That’s where the outdoor tie-out and trolley system come in handy. These devices come with a cable that attaches to your dog’s collar while the other end is attached to a tree, stake, or post. That gives your canine the freedom to play around while ensuring they are safe within a specific radius from where their cable is connected.
If you want something less traditional and are willing to spend a bit more, I suggest using a portable wireless dog fence instead. In fact, these fences are much better, in my opinion, because they are super convenient, easier to use, and there is no need to screw anything into the ground.
Here’s how it works.
A transmitter is placed in a central location within your camping site, which sends out radio signals to a receiver collar your dog wears. Whenever your furkid tries to get outside a designated safe-zone perimeter, the receiver will pick up on the signals and give them a warning beep sound before administering a mild, harmless static correction to keep them from leaving.
One thing, though, you’ll have to introduce that idea to your four-legged friend first. This way, they understand what the collar does and what it means when the receiver collar beeps.
11. Dog Waste Bags
Whether you’re in the city or camping overnight in the wilderness, I can’t stress enough how imperative it is to clean up after your dog.
Yes! Even out in nature. In fact, picking up your dog’s waste is what a responsible dog owner should do.
At the end of the day, no one wants to get caught in surprise doggy landmines while out seeing some of the most beautiful views this world has to offer! And if that wasn’t enough to get you to clean up after your pup, well, dog poops can carry parasites and diseases. And after all, the outdoors are natural habitats for wild animals too!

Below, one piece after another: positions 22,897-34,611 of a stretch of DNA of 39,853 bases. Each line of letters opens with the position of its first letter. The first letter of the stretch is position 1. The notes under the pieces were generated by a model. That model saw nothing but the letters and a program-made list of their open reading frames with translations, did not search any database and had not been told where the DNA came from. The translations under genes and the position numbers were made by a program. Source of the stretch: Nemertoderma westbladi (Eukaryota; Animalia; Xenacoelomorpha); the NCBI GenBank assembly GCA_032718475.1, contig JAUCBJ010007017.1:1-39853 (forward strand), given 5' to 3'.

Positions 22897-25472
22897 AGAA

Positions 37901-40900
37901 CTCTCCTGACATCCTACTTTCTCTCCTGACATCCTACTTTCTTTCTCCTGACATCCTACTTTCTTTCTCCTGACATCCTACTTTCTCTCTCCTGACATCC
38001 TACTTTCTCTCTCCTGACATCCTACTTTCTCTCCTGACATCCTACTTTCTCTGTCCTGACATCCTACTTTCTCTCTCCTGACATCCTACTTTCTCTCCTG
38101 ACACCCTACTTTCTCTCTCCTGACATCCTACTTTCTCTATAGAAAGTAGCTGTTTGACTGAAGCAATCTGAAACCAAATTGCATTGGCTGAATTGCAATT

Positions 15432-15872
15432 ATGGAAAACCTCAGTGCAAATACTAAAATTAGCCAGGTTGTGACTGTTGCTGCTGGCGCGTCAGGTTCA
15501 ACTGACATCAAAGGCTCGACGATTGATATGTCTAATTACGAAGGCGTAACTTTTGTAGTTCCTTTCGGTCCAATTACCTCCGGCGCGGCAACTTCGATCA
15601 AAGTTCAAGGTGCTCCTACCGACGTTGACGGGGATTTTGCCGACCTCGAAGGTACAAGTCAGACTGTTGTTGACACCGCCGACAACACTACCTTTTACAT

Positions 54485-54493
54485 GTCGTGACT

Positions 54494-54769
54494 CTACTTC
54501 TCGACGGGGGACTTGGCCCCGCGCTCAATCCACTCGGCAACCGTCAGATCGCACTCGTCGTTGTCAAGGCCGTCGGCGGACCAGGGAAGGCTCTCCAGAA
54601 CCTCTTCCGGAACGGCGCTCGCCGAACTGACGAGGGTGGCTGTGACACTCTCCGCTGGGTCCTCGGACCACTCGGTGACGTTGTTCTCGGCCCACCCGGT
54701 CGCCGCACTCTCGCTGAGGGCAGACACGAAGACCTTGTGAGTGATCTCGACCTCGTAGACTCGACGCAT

So please do yourself and everyone else a favor. Always bring some poop bags and pick up your dog’s waste.
12. Doggie Goggles
You may think I’m joking, but no, I’m serious!
Dog sunglasses are one of the most popular pet products to hit the market in recent years. And it’s certainly not just some silly pet product getting its fifteen minutes of fame because it’s ultra-cool, but rather this product has tons of practical uses when it comes to protecting your dog’s eyes.
You see, doggie goggles are designed to protect your dog’s eyes from the harmful UV rays of the sun, snow, wind, debris, allergens, bugs, and insects. And just about all dogs need some eye protection, and it is particularly crucial for outdoor dogs.
In fact, if your pooch spends a lot of time outdoors, whether be it as a working service dog, hunting dog, or just as a family pet who loves to go outside hiking, snowshoeing, running, canicrossing, biking, or motorcycling with you, you should consider getting them doggie eye protection.
13. Dog Pack
These dog packs allow your canine to carry their own food, water, and other supplies, which not only gives them a sense of purpose but also eliminates the need for you to carry everything yourself.
Simply put, a doggie pack gives your pup a job, and it’s a job that they’ll love!
Read More: What to Put in Your Dog’s Backpack?
There you have it, the dog camping gear and supplies every dog owner needs to make their next outdoor adventure a safe and fun one for both them and their furry friend.
I hope this article has given you some valuable insights into what to bring along for your next camping trip with your dog. And if you find this helpful, please take a moment to share it with your friends and family.
Thanks for reading!